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Dosing Strategy and Final Pearls for Nirsevimab for RSV

Opinion
Video

Experts conclude their discussion on the efficacy and safety study of nirsevimab for Respiratory Syncytial Virus (RSV) commenting on possible dosing strategies and key takeaways from this study.

Transcript

Tina Tan, MD, FAAP, FIDSA, FPIDS: Now that the nirsevimab has been approved, one question people have is: Should this be administered prior to discharge from the nursery, or should they need to come back during the first couple weeks of life in order to get the monoclonal? What’s your opinion of this?

Flor M. Munoz, MD, MSc: I think that having the ability to provide protection at a high efficacy—75%—is pretty good against medically important, medically attended lower respiratory tract illness or bronchiolitis in these babies. So the earlier, the better in terms of the respiratory season and in terms of the age of the baby. Because again, we might not have seen that much of an impact here with the [babies who were] less than 5 kg—which would be our newborns—but it might also be an issue of the number of cases that occurred. So if we have an option to…know when RSV [respiratory syncytial virus] is circulating in the community, then to give this monoclonal antibody as soon as the baby is ready to go home, when you know RSV season is about to start or already started, definitely when it’s already RSV season, more important even to give it as soon as the baby is leaving the hospital. If the baby is born in August or July, you do have the option because the period of administration went up to several months after birth, so you would have the option to wait a little [longer] and give it as an injection when you know RSV is about to start. The tricky part is knowing when RSV is starting and being very aware of your local data or [Centers for Disease Control and Prevention] data. I’m in Texas, and we know that in the southern part of the United States…we do have an early start compared [with] northern states. We also have a longer duration…of RSV season, so we would be already worried about RSV between October, [and] certainly end of September…. So I would say any baby [who] is born from October on, I would rather give it as soon as they leave the hospital for birth and not wait until after that.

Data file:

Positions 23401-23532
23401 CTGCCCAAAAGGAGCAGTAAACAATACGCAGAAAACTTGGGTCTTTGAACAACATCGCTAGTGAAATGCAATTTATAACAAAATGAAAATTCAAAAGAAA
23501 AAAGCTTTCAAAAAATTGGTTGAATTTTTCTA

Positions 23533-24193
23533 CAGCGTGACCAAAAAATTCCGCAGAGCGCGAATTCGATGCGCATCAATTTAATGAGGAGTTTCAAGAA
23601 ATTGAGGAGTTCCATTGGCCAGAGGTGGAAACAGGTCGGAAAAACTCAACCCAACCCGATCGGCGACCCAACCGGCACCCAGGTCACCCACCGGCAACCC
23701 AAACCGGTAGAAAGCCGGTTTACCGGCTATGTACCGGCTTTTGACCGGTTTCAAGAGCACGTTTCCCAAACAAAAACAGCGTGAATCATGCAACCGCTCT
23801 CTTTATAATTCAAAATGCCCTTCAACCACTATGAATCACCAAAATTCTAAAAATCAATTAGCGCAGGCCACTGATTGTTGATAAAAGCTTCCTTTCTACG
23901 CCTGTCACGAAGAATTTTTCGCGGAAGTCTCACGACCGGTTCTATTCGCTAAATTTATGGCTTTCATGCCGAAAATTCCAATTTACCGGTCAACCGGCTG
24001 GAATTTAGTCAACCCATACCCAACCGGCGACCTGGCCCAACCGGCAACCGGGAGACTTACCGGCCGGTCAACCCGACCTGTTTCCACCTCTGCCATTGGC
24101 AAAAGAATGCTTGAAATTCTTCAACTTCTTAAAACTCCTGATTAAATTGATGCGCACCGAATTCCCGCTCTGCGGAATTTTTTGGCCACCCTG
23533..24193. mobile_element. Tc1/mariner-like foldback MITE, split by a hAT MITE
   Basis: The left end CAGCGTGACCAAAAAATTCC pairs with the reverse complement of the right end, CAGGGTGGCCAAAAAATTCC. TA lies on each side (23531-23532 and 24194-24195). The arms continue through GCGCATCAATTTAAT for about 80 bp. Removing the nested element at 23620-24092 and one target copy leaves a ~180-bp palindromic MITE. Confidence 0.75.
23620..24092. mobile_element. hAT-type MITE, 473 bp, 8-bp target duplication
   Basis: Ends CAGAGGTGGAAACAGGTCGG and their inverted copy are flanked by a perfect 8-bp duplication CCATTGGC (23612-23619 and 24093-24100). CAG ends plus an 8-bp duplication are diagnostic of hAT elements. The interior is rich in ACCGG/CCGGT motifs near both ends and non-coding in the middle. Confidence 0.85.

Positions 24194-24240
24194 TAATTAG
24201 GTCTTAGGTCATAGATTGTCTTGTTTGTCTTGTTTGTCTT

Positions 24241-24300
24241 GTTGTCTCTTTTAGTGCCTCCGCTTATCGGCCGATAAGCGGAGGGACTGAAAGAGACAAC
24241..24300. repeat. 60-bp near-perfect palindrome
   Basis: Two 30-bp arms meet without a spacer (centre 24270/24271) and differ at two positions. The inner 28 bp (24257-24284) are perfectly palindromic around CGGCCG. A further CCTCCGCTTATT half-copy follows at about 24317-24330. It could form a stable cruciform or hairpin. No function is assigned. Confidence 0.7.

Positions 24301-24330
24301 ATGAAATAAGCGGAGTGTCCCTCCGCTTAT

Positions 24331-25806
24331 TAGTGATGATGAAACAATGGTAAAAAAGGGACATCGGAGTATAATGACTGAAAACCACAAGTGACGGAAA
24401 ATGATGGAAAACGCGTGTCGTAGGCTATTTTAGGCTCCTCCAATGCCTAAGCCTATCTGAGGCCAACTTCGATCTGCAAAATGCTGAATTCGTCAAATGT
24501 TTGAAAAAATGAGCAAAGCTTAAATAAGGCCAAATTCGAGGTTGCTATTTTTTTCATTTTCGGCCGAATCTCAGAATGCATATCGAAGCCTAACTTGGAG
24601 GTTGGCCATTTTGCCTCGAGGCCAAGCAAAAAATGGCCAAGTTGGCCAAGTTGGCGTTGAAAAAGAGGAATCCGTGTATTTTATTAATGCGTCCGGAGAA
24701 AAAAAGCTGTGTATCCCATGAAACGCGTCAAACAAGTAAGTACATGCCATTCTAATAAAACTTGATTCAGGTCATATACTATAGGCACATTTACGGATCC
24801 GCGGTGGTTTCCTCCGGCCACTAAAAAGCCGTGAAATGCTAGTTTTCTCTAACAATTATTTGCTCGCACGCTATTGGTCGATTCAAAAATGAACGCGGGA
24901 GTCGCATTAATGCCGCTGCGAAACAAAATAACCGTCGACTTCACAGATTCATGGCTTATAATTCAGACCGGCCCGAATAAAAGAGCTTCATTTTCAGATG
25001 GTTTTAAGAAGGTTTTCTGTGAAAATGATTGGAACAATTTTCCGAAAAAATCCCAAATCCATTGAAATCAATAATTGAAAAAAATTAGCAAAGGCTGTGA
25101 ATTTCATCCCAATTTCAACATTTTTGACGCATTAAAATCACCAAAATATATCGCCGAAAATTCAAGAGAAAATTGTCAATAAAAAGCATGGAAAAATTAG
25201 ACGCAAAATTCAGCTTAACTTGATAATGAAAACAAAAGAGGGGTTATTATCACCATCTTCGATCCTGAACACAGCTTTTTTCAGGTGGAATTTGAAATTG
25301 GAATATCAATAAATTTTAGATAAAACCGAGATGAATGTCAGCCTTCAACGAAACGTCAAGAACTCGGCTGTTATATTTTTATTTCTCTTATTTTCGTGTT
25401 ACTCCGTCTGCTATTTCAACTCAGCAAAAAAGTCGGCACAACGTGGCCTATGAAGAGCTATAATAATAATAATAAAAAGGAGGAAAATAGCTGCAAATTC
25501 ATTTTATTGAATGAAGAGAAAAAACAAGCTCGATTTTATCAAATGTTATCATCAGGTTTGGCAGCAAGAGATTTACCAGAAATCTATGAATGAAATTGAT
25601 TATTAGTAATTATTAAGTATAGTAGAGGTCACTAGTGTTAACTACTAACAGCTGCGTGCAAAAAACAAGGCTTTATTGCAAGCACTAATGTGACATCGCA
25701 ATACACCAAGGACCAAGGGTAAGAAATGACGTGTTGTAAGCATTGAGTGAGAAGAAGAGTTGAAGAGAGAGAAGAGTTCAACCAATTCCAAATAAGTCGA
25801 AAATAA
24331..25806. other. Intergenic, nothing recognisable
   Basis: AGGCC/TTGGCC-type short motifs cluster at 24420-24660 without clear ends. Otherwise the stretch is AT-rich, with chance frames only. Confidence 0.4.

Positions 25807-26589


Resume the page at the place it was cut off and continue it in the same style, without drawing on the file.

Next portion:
Tina Tan, MD, FAAP, FIDSA, FPIDS: That’s really important and is something I hope the community pediatricians or [those who] take care of children in the community think about, because…if you’re not in the middle or getting set to start RSV season when the baby’s born, it’s going to be better if they wait a couple months to get the monoclonal so they have protection through the RSV season. That’s going to be really important for community practitioners to think about so they can stock it in their offices.

Flor M. Munoz, MD, MSc: It’s very similar to…how the decisions were made around palivizumab for the very preterm babies. We were always watching for the RSV season and we had definitions [for] when [it was] considered to be a season and when the virus [was] circulating so we could start. The difference was, as you mentioned, that you needed monthly administrations, and even then [there was] a little bit harder [of a] start of the effect because maybe 1 dose was not sufficient to really prevent all the infections. But when you had 2 or 3 doses in those babies, you had a better effect and protection. In this case, it really is a matter of getting that first dose in and [being] able to have the protection for a longer period of time. There’s always a balance, but it’s the same concept. I think pediatricians are used to that. What we’re not used to maybe is actually being the ones who administer this.

Tina Tan, MD, FAAP, FIDSA, FPIDS: Exactly, and especially to older preterm infants, or older late preterm infants and normal healthy term infants. So that’s going to be something that’s a little different.

Flor M. Munoz, MD, MSc: A little different. And again, the communication is going to be important between the hospital where the babies are born and the pediatricians. Fortunately, most babies already have a pediatrician when they’re born—I hope so. So they will be aware, and they might be the ones actually ordering it. It’s just going to be given at the hospital. But we also have opportunities; a lot of pediatricians like to see their babies in their first 2 weeks of life to make sure they’re gaining weight and all of that. That is another opportunity right there, as well, to do it in their office.

Tina Tan, MD, FAAP, FIDSA, FPIDS: Flor, I want to thank you so much for this really informative discussion. I hope you and the viewers enjoyed this Between the Lines Journal Club experience. Thank you for tuning in.

Flor M. Munoz, MD, MSc: Thank you so much, Tina.

Transcript is AI-generated and edited for clairty.

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